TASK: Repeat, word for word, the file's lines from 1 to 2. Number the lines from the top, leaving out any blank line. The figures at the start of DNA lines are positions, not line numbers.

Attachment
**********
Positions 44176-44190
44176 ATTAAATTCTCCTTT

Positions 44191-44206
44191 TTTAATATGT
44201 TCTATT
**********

Positions 44176-44190
44176 ATTAAATTCTCCTTT